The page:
At Codex, we not only take skin disorders like psoriasis very seriously, but we also believe our product offerings directed to skin barrier repair and maintenance, inflammation management, and protection from environmental stressors such as UV rays and pollution are uniquely positioned to help bring comfort and relief to those suffering from this skin disorder. And because all our plant-based, biotech-derived products have been intentionally designed to address the needs of individuals with sensitive skin, they serve as soothing and efficacious treatment options for psoriasis sufferers.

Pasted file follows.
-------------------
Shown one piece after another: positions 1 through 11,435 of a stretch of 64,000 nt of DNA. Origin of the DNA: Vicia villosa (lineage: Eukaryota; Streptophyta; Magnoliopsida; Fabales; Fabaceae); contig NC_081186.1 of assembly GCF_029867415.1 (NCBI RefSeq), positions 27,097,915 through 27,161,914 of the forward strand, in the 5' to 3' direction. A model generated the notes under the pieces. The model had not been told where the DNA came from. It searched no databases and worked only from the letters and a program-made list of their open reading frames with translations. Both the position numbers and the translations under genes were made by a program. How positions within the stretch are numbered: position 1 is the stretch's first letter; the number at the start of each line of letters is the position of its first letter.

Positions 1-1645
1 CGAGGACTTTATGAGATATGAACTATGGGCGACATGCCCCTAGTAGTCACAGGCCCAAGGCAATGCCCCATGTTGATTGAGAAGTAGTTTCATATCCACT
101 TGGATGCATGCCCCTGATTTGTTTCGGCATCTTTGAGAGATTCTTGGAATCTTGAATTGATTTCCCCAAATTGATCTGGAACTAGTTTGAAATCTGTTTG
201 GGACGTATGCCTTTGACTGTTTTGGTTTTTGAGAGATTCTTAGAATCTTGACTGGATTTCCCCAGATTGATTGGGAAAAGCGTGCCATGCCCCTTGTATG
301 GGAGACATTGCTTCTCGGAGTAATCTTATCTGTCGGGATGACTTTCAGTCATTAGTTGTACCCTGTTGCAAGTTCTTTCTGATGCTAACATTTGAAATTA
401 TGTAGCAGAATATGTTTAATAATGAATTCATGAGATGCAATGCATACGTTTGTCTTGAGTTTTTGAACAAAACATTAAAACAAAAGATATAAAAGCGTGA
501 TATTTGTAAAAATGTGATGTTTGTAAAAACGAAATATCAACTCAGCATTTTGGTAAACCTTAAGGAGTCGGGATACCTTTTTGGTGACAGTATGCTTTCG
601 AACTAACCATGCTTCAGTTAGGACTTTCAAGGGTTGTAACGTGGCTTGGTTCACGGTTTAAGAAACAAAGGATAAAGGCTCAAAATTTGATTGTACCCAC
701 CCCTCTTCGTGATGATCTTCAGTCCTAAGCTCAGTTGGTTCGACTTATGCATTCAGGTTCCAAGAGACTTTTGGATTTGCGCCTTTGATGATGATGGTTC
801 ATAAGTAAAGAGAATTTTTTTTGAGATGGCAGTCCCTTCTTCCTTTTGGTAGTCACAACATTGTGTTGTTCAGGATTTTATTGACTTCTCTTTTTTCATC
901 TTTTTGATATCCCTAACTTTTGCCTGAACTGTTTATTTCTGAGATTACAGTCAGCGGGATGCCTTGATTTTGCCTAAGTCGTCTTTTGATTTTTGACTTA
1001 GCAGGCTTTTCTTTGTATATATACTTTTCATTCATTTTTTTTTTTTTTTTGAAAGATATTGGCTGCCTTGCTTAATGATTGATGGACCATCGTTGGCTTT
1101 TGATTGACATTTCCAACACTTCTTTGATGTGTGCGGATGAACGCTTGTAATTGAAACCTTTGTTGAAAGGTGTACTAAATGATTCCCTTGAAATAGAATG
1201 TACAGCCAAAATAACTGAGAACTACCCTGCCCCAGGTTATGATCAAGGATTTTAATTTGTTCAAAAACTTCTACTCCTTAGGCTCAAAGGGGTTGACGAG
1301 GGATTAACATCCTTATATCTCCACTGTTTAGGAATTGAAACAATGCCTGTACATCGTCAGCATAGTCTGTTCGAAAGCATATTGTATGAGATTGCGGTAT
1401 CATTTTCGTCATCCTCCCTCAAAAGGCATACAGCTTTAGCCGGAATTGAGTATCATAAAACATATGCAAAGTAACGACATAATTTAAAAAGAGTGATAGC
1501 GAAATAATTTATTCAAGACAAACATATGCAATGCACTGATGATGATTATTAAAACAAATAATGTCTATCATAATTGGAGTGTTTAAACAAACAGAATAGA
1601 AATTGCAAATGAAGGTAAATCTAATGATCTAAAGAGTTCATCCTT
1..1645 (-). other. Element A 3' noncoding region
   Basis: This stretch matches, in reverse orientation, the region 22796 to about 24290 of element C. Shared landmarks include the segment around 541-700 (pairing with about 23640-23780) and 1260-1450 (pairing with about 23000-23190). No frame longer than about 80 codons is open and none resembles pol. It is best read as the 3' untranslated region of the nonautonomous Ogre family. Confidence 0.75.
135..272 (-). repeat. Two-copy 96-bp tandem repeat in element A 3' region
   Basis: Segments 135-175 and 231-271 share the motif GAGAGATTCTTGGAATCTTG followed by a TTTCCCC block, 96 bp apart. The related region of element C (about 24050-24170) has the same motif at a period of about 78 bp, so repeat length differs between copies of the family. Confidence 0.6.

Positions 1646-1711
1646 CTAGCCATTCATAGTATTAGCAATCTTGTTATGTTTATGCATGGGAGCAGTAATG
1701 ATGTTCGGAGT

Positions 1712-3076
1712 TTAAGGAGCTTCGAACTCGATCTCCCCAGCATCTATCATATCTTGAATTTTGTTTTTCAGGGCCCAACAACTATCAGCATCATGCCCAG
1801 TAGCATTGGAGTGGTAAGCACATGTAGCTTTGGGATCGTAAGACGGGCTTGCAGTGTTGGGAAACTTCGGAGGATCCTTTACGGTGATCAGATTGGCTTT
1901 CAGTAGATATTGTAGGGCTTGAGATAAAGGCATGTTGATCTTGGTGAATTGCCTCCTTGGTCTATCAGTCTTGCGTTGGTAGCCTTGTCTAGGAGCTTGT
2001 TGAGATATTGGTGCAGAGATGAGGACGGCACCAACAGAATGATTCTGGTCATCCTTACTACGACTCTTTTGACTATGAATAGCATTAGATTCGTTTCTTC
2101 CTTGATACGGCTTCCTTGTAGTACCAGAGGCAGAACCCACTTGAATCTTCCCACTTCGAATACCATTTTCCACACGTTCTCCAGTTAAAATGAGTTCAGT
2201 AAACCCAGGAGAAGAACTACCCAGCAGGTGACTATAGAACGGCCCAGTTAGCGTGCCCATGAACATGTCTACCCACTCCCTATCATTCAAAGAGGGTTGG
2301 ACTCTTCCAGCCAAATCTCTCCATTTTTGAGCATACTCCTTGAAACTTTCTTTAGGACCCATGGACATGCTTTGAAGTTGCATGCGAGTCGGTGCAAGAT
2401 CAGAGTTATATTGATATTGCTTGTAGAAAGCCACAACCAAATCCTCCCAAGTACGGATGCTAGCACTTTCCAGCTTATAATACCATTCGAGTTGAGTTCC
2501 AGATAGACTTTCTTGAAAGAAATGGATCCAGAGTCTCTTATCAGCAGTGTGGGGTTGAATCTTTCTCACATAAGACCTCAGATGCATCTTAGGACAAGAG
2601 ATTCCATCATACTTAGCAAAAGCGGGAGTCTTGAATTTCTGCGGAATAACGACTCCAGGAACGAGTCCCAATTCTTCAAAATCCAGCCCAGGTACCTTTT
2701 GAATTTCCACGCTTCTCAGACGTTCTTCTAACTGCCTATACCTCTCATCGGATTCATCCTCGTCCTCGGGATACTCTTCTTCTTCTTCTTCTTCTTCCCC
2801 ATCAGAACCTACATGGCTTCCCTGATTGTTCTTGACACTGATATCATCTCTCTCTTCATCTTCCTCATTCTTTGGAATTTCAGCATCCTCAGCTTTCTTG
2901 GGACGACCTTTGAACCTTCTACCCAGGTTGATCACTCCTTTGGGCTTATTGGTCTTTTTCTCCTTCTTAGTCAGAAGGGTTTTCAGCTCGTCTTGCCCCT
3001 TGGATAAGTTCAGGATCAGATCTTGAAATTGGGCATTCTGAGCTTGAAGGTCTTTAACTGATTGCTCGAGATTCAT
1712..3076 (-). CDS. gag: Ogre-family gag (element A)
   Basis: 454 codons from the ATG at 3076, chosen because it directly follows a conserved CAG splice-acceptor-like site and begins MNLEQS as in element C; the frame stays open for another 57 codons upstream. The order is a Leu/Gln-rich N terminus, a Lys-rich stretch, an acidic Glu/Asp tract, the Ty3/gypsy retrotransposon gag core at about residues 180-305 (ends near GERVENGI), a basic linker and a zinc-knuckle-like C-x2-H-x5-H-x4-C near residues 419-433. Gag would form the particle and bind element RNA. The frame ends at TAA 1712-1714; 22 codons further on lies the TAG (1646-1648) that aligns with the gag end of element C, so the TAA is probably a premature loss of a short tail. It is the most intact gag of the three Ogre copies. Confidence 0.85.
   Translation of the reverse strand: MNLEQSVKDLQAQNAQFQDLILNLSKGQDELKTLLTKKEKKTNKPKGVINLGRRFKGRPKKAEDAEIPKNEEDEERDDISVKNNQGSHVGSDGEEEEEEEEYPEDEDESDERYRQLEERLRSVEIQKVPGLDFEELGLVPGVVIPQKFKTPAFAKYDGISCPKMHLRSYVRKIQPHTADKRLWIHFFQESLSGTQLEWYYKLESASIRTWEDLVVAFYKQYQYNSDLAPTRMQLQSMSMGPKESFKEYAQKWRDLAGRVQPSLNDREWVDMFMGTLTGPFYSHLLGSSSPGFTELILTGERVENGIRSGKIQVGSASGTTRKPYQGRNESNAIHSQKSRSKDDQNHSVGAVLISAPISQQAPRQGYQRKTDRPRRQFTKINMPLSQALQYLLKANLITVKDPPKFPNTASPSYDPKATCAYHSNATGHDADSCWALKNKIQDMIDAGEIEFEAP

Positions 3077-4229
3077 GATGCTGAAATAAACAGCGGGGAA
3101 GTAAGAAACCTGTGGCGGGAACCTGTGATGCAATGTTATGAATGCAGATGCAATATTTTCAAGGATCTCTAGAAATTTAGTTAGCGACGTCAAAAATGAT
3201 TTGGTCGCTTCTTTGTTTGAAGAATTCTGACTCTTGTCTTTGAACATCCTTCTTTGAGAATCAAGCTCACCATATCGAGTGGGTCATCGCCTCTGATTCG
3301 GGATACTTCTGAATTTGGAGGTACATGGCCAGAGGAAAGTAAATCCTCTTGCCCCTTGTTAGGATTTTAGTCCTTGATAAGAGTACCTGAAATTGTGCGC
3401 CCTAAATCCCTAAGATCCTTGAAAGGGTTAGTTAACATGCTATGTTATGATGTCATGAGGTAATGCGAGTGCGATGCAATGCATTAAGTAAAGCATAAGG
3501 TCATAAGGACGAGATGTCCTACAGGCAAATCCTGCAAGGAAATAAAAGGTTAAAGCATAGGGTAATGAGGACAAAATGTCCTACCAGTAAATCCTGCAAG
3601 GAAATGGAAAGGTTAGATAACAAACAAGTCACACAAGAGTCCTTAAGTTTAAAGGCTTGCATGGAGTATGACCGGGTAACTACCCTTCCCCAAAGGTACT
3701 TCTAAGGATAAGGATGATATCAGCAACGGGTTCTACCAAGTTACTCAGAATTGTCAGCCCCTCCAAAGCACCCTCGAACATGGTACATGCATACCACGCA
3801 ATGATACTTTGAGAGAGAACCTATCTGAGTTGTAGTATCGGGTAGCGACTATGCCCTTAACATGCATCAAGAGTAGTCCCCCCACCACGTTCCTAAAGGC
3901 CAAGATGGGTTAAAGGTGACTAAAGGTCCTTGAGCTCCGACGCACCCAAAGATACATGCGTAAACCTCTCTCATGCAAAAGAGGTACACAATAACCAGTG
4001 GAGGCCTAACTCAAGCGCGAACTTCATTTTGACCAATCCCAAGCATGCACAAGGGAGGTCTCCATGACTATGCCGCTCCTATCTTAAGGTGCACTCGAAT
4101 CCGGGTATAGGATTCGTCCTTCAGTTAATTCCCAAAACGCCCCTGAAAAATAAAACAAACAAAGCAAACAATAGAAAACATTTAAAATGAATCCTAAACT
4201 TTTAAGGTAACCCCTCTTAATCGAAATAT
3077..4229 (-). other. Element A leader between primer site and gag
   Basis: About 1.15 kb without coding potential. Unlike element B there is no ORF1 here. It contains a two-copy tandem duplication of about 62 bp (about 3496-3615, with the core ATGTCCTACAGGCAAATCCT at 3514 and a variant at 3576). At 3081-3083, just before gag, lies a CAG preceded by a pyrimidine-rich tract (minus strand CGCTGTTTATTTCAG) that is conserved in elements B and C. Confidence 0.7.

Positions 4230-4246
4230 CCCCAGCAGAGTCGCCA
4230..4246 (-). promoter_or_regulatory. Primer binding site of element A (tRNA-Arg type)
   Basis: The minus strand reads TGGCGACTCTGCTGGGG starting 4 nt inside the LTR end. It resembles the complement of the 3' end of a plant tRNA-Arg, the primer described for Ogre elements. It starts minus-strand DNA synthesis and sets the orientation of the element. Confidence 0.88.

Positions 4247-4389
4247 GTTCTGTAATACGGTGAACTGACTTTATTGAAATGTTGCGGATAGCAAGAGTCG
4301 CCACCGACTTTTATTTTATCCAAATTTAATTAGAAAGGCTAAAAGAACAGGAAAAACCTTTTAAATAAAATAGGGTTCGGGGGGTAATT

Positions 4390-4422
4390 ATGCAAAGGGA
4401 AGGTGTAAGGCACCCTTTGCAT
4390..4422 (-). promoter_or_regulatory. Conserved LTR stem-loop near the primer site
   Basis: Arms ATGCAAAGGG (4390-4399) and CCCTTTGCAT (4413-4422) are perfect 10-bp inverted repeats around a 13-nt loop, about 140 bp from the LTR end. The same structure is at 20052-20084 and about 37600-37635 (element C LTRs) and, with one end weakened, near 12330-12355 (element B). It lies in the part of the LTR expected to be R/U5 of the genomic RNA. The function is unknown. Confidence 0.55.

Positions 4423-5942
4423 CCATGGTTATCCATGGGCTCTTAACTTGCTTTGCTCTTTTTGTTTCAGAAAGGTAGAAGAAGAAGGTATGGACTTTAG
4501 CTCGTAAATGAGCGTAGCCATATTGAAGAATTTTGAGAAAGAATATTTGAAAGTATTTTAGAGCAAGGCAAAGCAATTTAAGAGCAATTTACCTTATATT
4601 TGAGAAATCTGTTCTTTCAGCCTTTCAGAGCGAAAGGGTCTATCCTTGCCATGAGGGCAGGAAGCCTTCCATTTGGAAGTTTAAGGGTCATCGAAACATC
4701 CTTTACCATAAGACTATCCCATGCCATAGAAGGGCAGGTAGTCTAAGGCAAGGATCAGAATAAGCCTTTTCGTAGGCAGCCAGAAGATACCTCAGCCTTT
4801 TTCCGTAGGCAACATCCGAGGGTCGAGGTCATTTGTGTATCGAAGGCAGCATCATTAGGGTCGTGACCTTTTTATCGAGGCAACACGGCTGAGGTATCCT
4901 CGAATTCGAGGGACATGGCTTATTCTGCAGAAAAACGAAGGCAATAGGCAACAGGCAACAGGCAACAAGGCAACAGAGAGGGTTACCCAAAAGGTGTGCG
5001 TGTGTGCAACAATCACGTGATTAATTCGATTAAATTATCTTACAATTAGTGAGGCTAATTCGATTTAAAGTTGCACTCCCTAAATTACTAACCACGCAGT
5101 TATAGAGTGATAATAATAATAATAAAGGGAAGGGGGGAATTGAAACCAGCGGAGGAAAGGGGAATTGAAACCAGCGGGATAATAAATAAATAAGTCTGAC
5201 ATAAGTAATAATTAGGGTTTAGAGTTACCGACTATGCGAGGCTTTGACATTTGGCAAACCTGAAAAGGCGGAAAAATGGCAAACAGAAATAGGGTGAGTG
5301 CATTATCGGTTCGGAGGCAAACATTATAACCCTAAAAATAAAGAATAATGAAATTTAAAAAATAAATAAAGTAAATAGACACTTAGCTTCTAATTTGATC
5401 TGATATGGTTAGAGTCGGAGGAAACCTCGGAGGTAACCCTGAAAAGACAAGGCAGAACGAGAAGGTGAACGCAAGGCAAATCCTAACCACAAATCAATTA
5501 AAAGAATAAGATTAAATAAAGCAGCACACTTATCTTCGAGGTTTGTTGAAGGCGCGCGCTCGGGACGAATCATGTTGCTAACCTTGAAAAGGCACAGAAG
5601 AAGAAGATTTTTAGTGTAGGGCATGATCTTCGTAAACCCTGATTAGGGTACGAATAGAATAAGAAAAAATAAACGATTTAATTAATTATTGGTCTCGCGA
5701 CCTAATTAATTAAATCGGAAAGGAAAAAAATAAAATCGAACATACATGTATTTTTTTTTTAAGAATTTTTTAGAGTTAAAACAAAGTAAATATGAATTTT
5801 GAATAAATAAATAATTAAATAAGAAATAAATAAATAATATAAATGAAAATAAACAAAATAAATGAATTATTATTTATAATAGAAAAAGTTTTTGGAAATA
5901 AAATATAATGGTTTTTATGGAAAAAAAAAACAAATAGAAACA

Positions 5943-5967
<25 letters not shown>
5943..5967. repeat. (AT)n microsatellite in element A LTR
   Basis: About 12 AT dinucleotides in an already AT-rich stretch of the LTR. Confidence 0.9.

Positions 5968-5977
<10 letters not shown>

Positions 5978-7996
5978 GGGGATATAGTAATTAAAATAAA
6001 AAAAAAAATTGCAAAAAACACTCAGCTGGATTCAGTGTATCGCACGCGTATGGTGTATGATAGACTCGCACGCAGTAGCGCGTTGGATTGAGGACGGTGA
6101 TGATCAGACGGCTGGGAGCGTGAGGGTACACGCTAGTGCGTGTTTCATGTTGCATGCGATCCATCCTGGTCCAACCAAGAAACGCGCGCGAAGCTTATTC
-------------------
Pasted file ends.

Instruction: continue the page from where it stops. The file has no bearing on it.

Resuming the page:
Codex’s BIA collection has been scientifically formulated to address skin hydration, moisture retention, and promote the effective shedding of old, dry, itchy, flaky skin cells. The collection includes our Bia Nourishing Facial Oil and Bia Unscented Soap for gently cleansing the face and body of makeup and dirt, together with the Bia Exfoliating Wash for removing dead skin cells without stripping the skin of much needed moisture. Our Bia Skin Superfood is clinically proven to not only deeply hydrate and soothe dry itchy skin, but it also locks in that added moisture to help repair and maintain the skin barrier. With its patented BiaComplex technology, collection’s simple four step process (the fewer products used, the better) for gently cleansing skin without stripping it of moisture, followed by application of a nourishing moisturizer that simultaneously hydrates and seals-in moisture to keep skin well hydrated, is critically important when it comes to calming a psoriasis flare-up. The fact that all of these products have been recognized by the National Psoriasis Foundation as being safe to use by psoriasis sufferers provides added peace of mind and confidence in this treatment protocol.